SelfDesign offers an ever-growing menu of ways to explore Indigenous culture, traditions and ways of seeing and being
If you have or are a learner enrolled in SelfDesign® Learning Community, you may have experienced one of our cultural day trips. Cultural Explorations day trips, which can be in-person or virtual learning experiences, blend information and hands-on events that bring together learners, educators, and Indigenous elders and knowledge keepers in communities throughout B.C. to learn about and share Indigenous crafts and traditions. Open to both Indigenous and non-Indigenous learners, past day trips have explored, for example, the traditions of Haida basket-weaving, Anishinaabe sweet-grass rituals, First Nations drum-making and decorating, Métis beadworking, and Maori storytelling, and toured exhibits of contemporary Indigenous art.
But Cultural Explorations are only one of the most visible of the Indigenous education opportunities and services we offer. SelfDesign’s education leadership considers reconciliation to be so important to the organization as a whole that they have integrated the Indigenous Education Facilitator Patricia Collins’s role into the school’s educational program. This means Indigenous education touches on and helps to shape almost every aspect of the school.
For example, we host Indigenous parent discussion forums and hold discussion spaces for all youth to unpack the truth of the last 150 years, participate in reconciliation, and learn together through discussion and related activities. This includes participation in Orange-Shirt Day activities and learner forums on topics such as the history of residential schools.
We host regional community gatherings, online experiences, and sharing circles for Indigenous families and learners.
We offer professional development opportunities for our educators to deepen their understanding about Indigenous Canadian worldviews and perspectives and the First People’s Principles of Learning.
Our virtual and in-person camps and events include themes and activities that reflect Indigenous perspectives, and our Learning Experiences Library provides an ever-growing collection of resources, questions, suggestions and inspirations sparked by the curiosity of our learners and reflecting the cultures, diversity and history of First Nations in B.C. and other Indigenous peoples.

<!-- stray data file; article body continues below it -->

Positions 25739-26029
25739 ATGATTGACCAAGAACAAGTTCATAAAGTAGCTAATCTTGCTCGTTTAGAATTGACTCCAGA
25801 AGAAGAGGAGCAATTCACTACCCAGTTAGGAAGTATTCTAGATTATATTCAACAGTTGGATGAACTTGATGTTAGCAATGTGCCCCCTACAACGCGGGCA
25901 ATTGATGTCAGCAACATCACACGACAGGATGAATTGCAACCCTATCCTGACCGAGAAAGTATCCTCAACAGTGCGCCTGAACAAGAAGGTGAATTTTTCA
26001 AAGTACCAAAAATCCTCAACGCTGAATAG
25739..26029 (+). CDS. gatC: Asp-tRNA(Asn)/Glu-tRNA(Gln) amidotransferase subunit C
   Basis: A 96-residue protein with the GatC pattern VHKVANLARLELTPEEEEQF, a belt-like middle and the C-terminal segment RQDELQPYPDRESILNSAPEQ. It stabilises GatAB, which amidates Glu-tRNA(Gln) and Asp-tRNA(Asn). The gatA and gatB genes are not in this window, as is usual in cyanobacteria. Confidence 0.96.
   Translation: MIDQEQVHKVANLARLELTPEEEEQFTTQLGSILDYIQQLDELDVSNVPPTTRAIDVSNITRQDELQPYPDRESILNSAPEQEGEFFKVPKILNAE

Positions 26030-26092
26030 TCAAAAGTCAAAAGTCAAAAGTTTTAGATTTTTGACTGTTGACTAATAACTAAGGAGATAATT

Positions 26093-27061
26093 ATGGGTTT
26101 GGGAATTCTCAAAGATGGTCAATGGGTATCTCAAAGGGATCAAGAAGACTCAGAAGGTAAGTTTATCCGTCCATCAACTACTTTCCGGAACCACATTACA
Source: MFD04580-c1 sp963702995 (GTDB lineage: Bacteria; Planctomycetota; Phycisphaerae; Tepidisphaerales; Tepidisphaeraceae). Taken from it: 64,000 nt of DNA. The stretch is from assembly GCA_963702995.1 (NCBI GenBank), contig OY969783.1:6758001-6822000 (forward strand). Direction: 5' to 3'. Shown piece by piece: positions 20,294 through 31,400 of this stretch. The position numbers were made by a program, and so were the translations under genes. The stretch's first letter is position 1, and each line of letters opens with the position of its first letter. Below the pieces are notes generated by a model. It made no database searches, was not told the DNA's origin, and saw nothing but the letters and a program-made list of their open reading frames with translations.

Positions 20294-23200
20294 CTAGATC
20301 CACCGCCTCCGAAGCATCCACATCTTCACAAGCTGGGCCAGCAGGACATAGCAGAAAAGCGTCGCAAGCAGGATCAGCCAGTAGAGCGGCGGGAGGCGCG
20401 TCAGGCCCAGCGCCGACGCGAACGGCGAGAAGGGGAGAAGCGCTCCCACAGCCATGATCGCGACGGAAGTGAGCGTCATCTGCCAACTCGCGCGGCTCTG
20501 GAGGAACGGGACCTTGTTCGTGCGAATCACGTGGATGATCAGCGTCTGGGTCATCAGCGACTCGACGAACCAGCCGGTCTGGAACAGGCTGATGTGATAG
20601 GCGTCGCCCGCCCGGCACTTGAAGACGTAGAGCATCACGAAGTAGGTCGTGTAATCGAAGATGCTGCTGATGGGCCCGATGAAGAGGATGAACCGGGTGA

We facilitate monthly meetings of our Voices Indigenous Film & Book Club, where learners, families and educators can discuss films, documentaries, picture books, novels and autobiographies.
We became a member of the Gord Downie & Chanie Wenjack Foundation’s Legacy School network last year, joining a community of more than 350 legacy schools across Canada and linking to funding and educational resources that advance reconciliation.
And we encourage our learners, families and educators to take part in reconciliation-related events. Have a Heart Day is a youth-led reconciliation event to help ensure First Nations children have the services they need to grow up safely at home, get a good education, be healthy, and be proud of who they are. Orange Shirt Day promotes awareness of the ongoing effects of Canada’s former residential school system. The Moosehide Awareness campaign works to end violence against women and children.
Patricia, as SelfDesign’s Indigenous Education facilitator, has put in place many of these activities and resources, and she supports SelfDesign educators as they suggest and explore additional opportunities. However, she cautions that “again – these are just a part of what we’re doing to further reconciliation and integrated education that reflect Indigenous ways of knowing and being.”
She says the overall vision for reconciliation and learning at SelfDesign is to integrate and weave Indigenous education and mainstream education seamlessly together so that learner, families, educators and contractors automatically consider both the Canadian Indigenous and the national or international perspectives, ways of knowing and being, and ways of approaching learning.
And with the support and belief of SelfDesign’s leadership and the interest shown by learners, families, educators and First Nations communities across B.C., every new opportunity that furthers and supports reconciliation within the SelfDesign community brings that vision a little bit closer to becoming reality.
This article is part of a series about reconciliation and Indigenous learning at SelfDesign. To read other articles in this series, see Reconciliation and SelfDesign: Building capacity for intercultural understanding, empathy and mutual respect and Indigenous Education Facilitator Patricia Collins works to integrate reconciliation into every aspect of SelfDesign. And be sure to check our blog next week as we publish our final post in this series.